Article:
It’s morning – the sun just breaking. Then I heard it. EEEEEK!! EEEEEK!!.
Looking around the building toward the sound. Nothing. Then the EEEEEEEEEEEK! EEEEEEEK!! again. I grab my camera, for surely the Osprey will appear.
Osprey, Pandionidae, for Pandion, of Greek legend, King of Athens, father of Philomena and Procne. One of the most widledy distributed birds in the world – lives in Europe, Asia. south to Spain, Africa, China, the Est Indies, and Australia, also the Western Hemisphere within limits of N. America (does not breed sough of Baha, CA – feeds almost exclusively on fishes, also called the fish eating hawk.**
Coffee in hand Camera bag in the other, I head toward the dock. Our motel is on Boca Ciega Bay in Treasure Island, FL. I had never witnessed Osprey here; but, I knew that shriek.
Out comes the camera, — Then I spot him – High up about 100 feet, circling, head always looking down scanning the water for prey. circling, circling lower, then up again.
Suddenly it’s in a dive …
The Osprey dive for fish can be nearly 80 miles per hour straight down, feet out to the back, head forward, pulling up slightly for talons to go first entering the water to impale the fish.** My continuous shutter following him all the way in…
Then raising powerfull wings with fish grasped with both feet, pausing in midair to shake off water from its plumage and to arrange fish with head pointed forward, which reduced resistance to air, then with powerful flapping of wings back to the nest.**
The camera used for this experience was purchased in anticipation of birding opportunities, but it had been two years since this kind of situation presented itself. The Nikon D300 DX body with it’s continuous focus worked great with the Nikkor 80-20omm f2.8 lens, although it did require almost 500 exposures to get the ones needed. I’m looking forward to more practice opportunities. The images were shot at Aperture Priority, Aperture set at f/8 and mostly the shutter speed adjusted automatically around 1/280 sec. with continuous auto focus and matrix metering.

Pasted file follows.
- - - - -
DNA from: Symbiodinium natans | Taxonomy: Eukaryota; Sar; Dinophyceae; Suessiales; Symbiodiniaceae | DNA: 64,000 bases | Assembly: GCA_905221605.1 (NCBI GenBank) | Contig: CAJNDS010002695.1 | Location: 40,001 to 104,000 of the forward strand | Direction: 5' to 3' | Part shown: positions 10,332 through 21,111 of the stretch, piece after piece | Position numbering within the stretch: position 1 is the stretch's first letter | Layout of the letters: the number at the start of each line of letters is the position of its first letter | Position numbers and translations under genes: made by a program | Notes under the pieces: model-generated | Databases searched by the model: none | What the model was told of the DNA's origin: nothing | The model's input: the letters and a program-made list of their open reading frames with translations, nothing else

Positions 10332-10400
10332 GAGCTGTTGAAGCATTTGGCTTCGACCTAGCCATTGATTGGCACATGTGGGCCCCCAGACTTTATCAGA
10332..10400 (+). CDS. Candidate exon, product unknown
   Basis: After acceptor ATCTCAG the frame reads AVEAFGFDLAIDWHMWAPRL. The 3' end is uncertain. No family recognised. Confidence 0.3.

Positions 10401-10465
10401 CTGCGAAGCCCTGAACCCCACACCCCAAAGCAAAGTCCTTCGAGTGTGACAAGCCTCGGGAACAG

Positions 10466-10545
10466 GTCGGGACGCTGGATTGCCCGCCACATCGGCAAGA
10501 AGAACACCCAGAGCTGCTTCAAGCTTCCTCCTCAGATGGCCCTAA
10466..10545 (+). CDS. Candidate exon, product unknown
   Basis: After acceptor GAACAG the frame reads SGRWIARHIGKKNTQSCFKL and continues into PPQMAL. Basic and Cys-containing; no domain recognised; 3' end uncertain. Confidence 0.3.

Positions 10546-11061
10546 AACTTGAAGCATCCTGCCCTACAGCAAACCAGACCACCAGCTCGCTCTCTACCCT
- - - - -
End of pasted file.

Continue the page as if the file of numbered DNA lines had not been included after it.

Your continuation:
**Source: Audubon Society Encyclopedia of North American Birds by John K.Terres
PS. When planning a certain or possible shooting set ups we use Pre -visualisation. Essentially, having been in that shooting position before, one knows the problems that might come up – erratic & fast flying swoops, overhead shooting, hand holding as on tripod would be too slow to follow the birds flight patterns, changing exposures, and different focal lengths.
Knowing those would be my possible situations, I would NOT select my wide angle lens, as it would not reach out far enough to capture the details required in the subject (bird). I would need fast tracking focus and I would need to hand hold the camera.
I selected my 80-200mm f/2.8 lens for its very fast and accurate focusing; but, also these features…
* Telephoto to 200mm but also to be able to adjust the focal length range to 80mm – should the subject all of a sudden swoop closer.
Once determing the best lens for the situation, I have to set the camera and lens for the challenge…
* Knowing I could easily loose track of the subject, I changed my normal setting from “center weighted focus” to “matex” metering – a much broader field of view and especially if the subject changed direction quickly. Sometimes a part of the subject can be used but it would still have to be relatively sharp. *Note: I’m also thinking possible story here, not just an excellent picture of the subject. It’s helpful to capture as much behavior as possible.
* Aperture priority would provide me with a faster control during changing lighting conditions – not a place for manual operation. *Note: Why not set the camera for shutter speed priority? Because in my opinion depth-of-field would be more important in this situation, although an argument could be made for Shutter Priority also, and allowing the camera to select aperture automatically.
But to be safe, and to determine the best Aperture for the ambient light I would need to do
a quick test. Opening the Aperture all the way – in this case f/2.8, I made a test exposure. The shutter Speed at that exposure would be 1/800 sec. – plenty for the situation but I wanted to have more Depth of Field. Judging from past experience, how well the lens performed at minimum shutter speed, and the fact that the bird would float in the air at times, I decide to set the Aperture at f/8. That reduced my Shutter speed to 1/100 sec. – challenge but I went with it.
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